Stick On Thermometer Stuck On The Inside  - 05/20/2006 Dear WWM, I just set-up a 55g tank. I put the stick-on thermometer on the inside of the tank. I had a tank set-up this way when I was a child, which caused me to not think anything about doing it again. After I set it up, I noticed that I had made a mistake. Should I remove it? Will it do any harm? Thanks! Matt < It won't do any harm but will probably come off after few weeks.-Chuck>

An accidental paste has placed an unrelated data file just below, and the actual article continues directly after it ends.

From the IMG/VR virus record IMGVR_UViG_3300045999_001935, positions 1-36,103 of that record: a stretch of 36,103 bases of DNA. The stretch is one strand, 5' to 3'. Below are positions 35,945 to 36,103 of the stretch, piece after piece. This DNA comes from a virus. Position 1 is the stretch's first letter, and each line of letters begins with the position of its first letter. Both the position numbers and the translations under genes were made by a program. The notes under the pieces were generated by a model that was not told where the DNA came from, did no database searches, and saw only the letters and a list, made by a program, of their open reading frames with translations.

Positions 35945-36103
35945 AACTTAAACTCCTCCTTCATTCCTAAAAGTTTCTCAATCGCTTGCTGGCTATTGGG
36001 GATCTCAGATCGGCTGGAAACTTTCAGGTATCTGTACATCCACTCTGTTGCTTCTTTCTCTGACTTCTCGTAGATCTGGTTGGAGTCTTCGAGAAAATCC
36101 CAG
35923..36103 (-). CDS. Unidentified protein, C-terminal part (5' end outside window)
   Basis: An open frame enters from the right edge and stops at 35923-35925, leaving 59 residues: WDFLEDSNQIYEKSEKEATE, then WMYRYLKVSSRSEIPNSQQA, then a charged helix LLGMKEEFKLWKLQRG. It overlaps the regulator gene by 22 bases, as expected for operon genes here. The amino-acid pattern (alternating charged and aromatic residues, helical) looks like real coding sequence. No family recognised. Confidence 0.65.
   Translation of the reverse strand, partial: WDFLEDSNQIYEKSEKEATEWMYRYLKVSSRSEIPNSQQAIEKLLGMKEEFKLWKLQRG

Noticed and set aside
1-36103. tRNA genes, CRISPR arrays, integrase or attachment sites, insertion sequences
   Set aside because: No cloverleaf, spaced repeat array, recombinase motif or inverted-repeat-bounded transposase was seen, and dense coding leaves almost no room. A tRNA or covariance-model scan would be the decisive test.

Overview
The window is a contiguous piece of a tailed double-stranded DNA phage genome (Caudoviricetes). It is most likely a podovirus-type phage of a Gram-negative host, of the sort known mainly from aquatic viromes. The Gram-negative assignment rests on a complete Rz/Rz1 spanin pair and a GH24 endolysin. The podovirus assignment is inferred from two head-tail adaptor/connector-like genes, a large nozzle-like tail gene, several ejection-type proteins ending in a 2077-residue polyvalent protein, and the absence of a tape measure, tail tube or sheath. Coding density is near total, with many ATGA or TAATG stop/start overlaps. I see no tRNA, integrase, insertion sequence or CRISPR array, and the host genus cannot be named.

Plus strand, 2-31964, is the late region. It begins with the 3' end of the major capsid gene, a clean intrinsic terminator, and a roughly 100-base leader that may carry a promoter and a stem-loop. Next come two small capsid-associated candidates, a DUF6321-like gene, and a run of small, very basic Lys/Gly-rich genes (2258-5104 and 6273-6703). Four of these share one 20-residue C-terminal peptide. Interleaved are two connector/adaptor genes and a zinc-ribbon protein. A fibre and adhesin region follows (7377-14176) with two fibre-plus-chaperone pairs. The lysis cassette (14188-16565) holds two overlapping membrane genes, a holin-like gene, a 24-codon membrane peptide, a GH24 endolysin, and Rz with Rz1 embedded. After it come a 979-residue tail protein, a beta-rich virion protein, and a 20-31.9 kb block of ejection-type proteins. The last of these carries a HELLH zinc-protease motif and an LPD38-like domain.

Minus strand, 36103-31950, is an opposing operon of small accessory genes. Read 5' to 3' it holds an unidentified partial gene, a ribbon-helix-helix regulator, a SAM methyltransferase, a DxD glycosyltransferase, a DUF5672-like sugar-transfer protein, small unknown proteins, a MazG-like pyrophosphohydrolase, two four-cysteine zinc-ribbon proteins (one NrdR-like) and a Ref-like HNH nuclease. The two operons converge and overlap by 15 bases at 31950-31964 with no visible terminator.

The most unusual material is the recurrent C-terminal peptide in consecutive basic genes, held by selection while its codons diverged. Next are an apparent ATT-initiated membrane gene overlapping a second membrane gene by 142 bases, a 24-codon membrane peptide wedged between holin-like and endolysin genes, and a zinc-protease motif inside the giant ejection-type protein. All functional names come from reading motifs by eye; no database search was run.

No Heat For Tropical Fish   1/20/06 Please, any advice would be greatly appreciated.  We had a power outage yesterday or late the day before and my aquarium heater is plugged into a GFI outlet. Bottom line:  when the power went back on the outlet did not, until I discovered the problem and reset it.  By this time, the water temperature had dropped to fifty eight degrees.  I turned my heater up all the way and grabbed a spare heater, put it in the tank and did the same.  the temperature is gradually rising and is now about 62. I have a fifty five gallon tank with three giant danios, 2 white tetras (I think that's the name.  they are pinkish in color and fan like fins and tails), a pictus cat, a Pangasius cat, and two large silver dollars.   The giant danios and tetras were still active but were not interested in eating.  The catfish are hiding and the silver dollars appear to be in a catatonic state.  What else can I do and are my fish doomed????? < Put your heater back to its original setting. It will not heat the water up any faster. When it does reach the temp you want it will continue to climb and cook your fish so set it back.. Do a 20% water change with water around 80 F and SLOWLY add it to your tank. Do create hot and cold spots so that you fish are radically changing temps as they swim around. Do this every couple of hours. When you get back up to temp then you may want to increase the aeration and increase the water temp to 82 to prevent an ich outbreak. Don't try to feed you fish until the water gets up to the low 70's.-Chuck> Battle between 2 heated elements  9/25/05 Hi, I Googled this site to see if you all had already answered my question, without result, and yet I apologize if you have already answered this.  I have a betta in a 5 gallon tank.  I know I need a 25 watt heater; I've also read I need one with an automatic shut-off.  My concerns are: my apartment temperature fluctuates from freezing at night to boiling when the radiator kicks in; so I was hoping to find a heater that would be able to adjust itself based on the ambient temperature of the room, in addition to having an automatic shut-off. <All do... they're thermostatic> The only 25 watt heater I've been able to find has neither an automatic shut-off, (unless it's outside of the water... which won't happen), nor does it indicate that it will vary it's temperature to keep the water at a relatively consistent temperature. <Won't chill the water, but will turn itself off beyond the upper limit setting> (It does allow me to adjust the temperature to one I want).  I've found 50 watt heaters that have those qualities; but no 25 watt heaters.  So, I'm wondering if I should get the 25 watt one anyway, since my tank is only 5 gallons; or if I should get the 50 watt heater that has the automatic shut-off and ability to alter the amount of heat it generates to keep the water at a consistent temperature. Do you have any suggestions, or further insights or suggestions.   BubbleMeister and I thank you in advance! <Mmm, you could use the 50 watt unit... just needs (more) careful initial setting... Do look into Hydor Products line as well. Bob Fenner>